Aung San Suu Kyi is a pro-democracy activist and leader of the National League for Democracy (NLD) in Myanmar. Suu Kyi was placed under house arrest by the military government for more than 15 years, beginning in 1989, due to her efforts to promote democracy and human rights in the country. She was awarded the Nobel Peace Prize in 1991 for her efforts to bring democracy to Myanmar.

In 2015, the NLD won a landslide victory in the country’s general election, and Suu Kyi became the country’s de facto leader. However, she has faced criticism in recent years for her handling of the Rohingya crisis, in which thousands of members of the Rohingya minority group were displaced or killed by the military.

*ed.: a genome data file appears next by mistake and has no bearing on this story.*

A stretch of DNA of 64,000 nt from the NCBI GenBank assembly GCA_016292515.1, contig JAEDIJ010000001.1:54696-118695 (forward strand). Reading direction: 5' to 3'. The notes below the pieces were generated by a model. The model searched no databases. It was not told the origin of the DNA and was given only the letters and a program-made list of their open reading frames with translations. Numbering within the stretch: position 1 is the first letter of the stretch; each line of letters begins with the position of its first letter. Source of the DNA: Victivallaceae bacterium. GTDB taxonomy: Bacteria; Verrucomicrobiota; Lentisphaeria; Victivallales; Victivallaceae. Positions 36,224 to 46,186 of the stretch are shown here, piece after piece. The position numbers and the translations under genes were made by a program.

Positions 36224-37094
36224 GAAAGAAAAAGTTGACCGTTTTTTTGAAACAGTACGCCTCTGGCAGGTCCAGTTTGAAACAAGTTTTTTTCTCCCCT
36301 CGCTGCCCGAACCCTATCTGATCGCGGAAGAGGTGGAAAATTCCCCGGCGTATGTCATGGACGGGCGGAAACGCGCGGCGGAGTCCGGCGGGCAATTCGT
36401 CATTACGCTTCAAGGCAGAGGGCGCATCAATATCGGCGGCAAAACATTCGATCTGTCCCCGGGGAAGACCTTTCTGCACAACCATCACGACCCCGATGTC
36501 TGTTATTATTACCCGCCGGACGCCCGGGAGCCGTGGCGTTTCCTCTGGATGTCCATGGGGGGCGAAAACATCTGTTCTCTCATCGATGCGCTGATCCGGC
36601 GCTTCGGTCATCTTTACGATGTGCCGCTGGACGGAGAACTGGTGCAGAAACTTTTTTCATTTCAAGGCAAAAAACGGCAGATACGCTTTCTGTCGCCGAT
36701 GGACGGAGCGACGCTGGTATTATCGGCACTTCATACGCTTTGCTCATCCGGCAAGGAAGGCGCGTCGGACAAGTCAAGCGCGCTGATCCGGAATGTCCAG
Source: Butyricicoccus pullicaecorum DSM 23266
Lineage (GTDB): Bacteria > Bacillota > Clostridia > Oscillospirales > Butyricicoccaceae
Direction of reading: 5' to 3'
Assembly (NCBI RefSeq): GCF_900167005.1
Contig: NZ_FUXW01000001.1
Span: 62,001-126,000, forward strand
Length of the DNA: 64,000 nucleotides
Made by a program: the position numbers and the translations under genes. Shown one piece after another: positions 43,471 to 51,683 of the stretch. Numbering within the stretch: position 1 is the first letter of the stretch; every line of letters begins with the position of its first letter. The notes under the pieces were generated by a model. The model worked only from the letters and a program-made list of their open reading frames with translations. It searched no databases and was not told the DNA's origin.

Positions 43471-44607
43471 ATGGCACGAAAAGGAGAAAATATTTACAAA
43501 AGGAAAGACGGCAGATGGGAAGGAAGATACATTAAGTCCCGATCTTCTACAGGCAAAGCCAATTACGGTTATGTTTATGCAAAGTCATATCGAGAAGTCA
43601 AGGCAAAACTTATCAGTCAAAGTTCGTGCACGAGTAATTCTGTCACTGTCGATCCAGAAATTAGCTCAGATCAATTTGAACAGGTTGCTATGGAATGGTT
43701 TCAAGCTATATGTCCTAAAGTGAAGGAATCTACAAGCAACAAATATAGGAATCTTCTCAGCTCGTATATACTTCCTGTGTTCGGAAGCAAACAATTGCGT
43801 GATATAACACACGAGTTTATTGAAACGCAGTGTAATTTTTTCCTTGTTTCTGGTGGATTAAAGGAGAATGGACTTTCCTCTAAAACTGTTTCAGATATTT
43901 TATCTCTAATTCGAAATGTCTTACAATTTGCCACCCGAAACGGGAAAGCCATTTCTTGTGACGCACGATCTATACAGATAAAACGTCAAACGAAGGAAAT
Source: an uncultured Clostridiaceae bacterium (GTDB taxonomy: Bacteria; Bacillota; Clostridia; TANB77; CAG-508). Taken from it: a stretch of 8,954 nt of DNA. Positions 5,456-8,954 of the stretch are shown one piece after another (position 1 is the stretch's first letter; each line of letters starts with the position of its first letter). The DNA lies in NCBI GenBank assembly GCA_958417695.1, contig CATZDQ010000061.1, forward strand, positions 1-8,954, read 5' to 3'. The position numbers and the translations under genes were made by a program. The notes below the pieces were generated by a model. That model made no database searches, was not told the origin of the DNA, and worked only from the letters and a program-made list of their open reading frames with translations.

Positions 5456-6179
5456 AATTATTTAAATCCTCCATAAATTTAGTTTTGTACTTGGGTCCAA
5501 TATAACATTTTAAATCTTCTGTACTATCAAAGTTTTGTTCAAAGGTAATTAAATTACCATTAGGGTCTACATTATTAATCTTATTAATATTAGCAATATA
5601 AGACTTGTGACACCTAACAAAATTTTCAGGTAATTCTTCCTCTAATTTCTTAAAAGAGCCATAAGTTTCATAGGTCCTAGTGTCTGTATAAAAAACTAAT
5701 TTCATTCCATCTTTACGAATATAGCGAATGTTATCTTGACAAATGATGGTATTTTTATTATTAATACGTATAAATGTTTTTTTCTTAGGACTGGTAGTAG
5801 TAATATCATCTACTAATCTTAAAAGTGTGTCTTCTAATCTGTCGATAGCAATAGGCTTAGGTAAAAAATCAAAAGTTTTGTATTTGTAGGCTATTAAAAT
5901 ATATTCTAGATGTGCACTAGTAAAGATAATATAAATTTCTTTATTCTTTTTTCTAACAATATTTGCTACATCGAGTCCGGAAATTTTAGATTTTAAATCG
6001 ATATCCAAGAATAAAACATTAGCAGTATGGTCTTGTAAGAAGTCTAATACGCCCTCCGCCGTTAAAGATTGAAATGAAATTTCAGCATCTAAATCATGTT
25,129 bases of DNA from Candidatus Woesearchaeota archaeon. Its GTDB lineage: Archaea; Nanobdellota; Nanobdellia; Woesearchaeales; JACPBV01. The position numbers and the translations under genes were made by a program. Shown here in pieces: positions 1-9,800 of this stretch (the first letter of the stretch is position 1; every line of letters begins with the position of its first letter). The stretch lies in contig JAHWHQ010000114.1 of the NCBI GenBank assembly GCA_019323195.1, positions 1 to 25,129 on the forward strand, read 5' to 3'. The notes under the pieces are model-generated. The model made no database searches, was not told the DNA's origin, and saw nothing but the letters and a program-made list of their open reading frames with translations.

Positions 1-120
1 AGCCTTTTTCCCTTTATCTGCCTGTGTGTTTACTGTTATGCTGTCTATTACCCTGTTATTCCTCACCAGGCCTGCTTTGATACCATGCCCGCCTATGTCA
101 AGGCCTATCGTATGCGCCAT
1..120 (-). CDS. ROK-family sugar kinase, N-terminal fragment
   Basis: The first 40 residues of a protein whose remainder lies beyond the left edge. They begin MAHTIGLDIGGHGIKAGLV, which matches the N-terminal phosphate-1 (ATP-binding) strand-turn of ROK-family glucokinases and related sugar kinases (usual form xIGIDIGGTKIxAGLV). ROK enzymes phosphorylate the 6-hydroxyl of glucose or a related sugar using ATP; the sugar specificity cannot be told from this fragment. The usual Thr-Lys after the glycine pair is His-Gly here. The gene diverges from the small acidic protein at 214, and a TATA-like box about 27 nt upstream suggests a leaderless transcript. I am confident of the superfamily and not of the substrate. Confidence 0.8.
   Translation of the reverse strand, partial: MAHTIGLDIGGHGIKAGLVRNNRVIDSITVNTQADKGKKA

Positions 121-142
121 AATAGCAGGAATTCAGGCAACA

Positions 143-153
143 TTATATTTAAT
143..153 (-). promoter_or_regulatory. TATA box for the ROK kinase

2. Ho Chi Minh

Ho Chi Minh was born in Vietnam in 1890. He got his education in France, where he became involved in Marxist and nationalist politics. He played a key role in Vietnam’s struggle for independence from France and, later, the United States.

In 1941, he founded the Viet Minh, a communist-led independence movement that defeated the French and established a communist government in Vietnam in 1954. Ho Chi Minh served as the country’s first prime minister and later as its President. He died in 1969, but his legacy lives on in Vietnam, where he is still widely revered.

3. Sukarno

Sukarno was the first President of Indonesia, serving from 1945 to 1967. He was a key figure in the independence movement that led to Indonesia’s independence from Dutch colonial rule in 1949. Sukarno was known for his charismatic and controversial leadership style, and he played a major role in shaping Indonesia’s political landscape during his time as President.

Sukarno was a prominent figure in the non-aligned movement and was instrumental in establishing Indonesia as a major player on the international stage. However, he received criticism for his authoritarian rule, involvement in corruption, and other abuses of power.